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A Head Ruled by Heart

By Rita Kempley
Washington Post Staff Writer
Friday, March 9, 2001

   


    'The Caveman's Valentine' Stroking the keys, looking for clues: Samuel L. Jackson attempts to solve a mystery in "The Caveman's Valentine."
(Franchise Pictures-Universal Focus)
Romulus Ledbetter could be said to have bats in his belfry, but he believes swarms of easily startled ebony seraphim have actually roosted there.Shimmering celestials with moths' wings, they flutter about with the best of intentions. But sometimes a man like Romulus can have too many guardian angels dancing in his head.

Such is the case in "The Caveman's Valentine," an intriguing, visually startling murder mystery that showcases the virtuosity of Samuel L. Jackson. The schizophrenic Romulus is an actor's dream role, and Jackson takes full advantage of the richness of the character: loving father, loyal friend and ranting visionary. And he's flying without a net, all stops out.

Romulus, a Juilliard-schooled pianist, appeared destined for stardom before his brain turned on him, the keys began to play themselves and his nemesis atop the Chrysler Building began to bombard him with green death rays. Although Romulus has moments of lucidity, his delusions are never far away.

Then one February morning he discovers the frozen corpse of a handsome young man hanging from a tree outside the cave he calls home. Since the victim was a drifter, the police dismiss his death. But the Caveman becomes convinced the boy was murdered by David Leppenraub (the glacial Colm Feore), a prominent and creepy art photographer for whom the young man modeled.

Needless to say, nobody believes Romulus, not even his daughter Lulu (Aunjanue Ellis), a young police officer longing for the father she remembers from her childhood. So Romulus, struggling to maintain a measure of sanity, resolves to bring the killer to justice and prove himself to Lulu. She doesn't believe he can, and the question throughout is, Should we?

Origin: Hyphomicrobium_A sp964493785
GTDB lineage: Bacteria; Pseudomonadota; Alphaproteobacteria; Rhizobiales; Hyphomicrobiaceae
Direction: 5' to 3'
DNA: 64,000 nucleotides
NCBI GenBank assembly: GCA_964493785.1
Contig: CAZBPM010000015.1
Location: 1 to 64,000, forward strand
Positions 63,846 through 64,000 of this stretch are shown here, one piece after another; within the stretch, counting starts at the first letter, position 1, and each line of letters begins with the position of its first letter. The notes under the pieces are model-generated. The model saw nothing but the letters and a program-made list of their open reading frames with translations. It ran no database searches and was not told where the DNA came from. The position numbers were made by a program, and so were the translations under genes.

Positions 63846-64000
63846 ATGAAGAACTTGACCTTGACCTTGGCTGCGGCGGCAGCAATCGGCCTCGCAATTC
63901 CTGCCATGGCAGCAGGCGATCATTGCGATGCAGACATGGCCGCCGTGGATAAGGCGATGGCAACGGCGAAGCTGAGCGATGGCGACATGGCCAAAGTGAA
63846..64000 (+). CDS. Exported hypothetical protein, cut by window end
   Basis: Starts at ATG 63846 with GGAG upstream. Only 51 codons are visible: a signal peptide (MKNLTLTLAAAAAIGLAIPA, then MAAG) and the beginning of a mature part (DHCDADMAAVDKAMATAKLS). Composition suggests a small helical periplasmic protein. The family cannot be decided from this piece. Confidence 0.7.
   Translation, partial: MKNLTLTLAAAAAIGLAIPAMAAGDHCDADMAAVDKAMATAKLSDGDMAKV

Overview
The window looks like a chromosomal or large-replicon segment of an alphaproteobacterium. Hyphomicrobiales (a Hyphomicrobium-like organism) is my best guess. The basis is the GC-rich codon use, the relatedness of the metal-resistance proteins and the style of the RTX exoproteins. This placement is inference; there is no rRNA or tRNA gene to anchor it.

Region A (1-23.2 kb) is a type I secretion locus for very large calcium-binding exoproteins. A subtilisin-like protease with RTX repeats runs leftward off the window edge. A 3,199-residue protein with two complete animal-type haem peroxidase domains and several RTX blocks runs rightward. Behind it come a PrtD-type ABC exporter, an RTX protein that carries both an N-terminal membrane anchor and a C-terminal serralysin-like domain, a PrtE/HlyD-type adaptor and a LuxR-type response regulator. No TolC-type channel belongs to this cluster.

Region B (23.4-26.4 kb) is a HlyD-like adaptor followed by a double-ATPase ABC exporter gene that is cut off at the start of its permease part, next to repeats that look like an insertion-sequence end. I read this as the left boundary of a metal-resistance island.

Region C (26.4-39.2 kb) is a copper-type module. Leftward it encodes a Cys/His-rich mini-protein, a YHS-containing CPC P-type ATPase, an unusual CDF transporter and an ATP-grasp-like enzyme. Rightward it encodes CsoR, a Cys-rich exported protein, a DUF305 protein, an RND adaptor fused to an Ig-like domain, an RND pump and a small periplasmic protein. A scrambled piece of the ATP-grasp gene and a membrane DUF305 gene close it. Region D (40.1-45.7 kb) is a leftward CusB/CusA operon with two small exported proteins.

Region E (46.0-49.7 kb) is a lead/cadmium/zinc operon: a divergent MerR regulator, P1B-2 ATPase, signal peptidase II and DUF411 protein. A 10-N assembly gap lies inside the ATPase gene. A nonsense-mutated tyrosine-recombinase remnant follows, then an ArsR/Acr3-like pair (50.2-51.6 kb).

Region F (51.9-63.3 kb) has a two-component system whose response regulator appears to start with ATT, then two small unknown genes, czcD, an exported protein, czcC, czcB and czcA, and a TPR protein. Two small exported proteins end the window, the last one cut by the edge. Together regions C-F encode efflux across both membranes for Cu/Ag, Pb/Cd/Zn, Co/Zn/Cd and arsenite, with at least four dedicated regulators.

In setting about his mission, Romulus trims his waist-length dreadlocks, shaves his beard, borrows a suit from a compassionate lawyer (Anthony Michael Hall) and finagles his way into Leppenraub's compound. Allegedly Romulus has written a composition inspired by the photographer's grisly art and will perform it at a weekend party.

Like the hero of "Shine," Romulus first broke down in the middle of a concert, and to carry out his mission, he must overcome his terror of performing.It's impossible to ascertain whether Romulus is hallucinating or truly making music because Kasi Lemmons, who directed Jackson in her first film, "Eve's Bayou," keeps the audience off balance -- sometimes a touch too bewildered -- with a storm of images from Romulus's psyche. Along with the moths and the rays, he has visions of his estranged wife (Tamara Tunie) and sees programs on his inoperative TV. They all seem to coexist with reality -- not that any of us can be sure what that is.

George Dawes Green, who adapted "Valentine" from his Edgar Award-winning novel, follows the genre's conventions and populates the story with such familiar characters as the dangerous dame (Ann Magnuson), the devious adversary and the bruisers in the adversary's employ. It's rather wonderful, however, that the detective on this case is scrambled instead of hard-boiled.

"The Caveman's Valentine"(105 minutes) is rated R for language, some violence and sexuality.

 

Copyright 2001 The Washington Post Company


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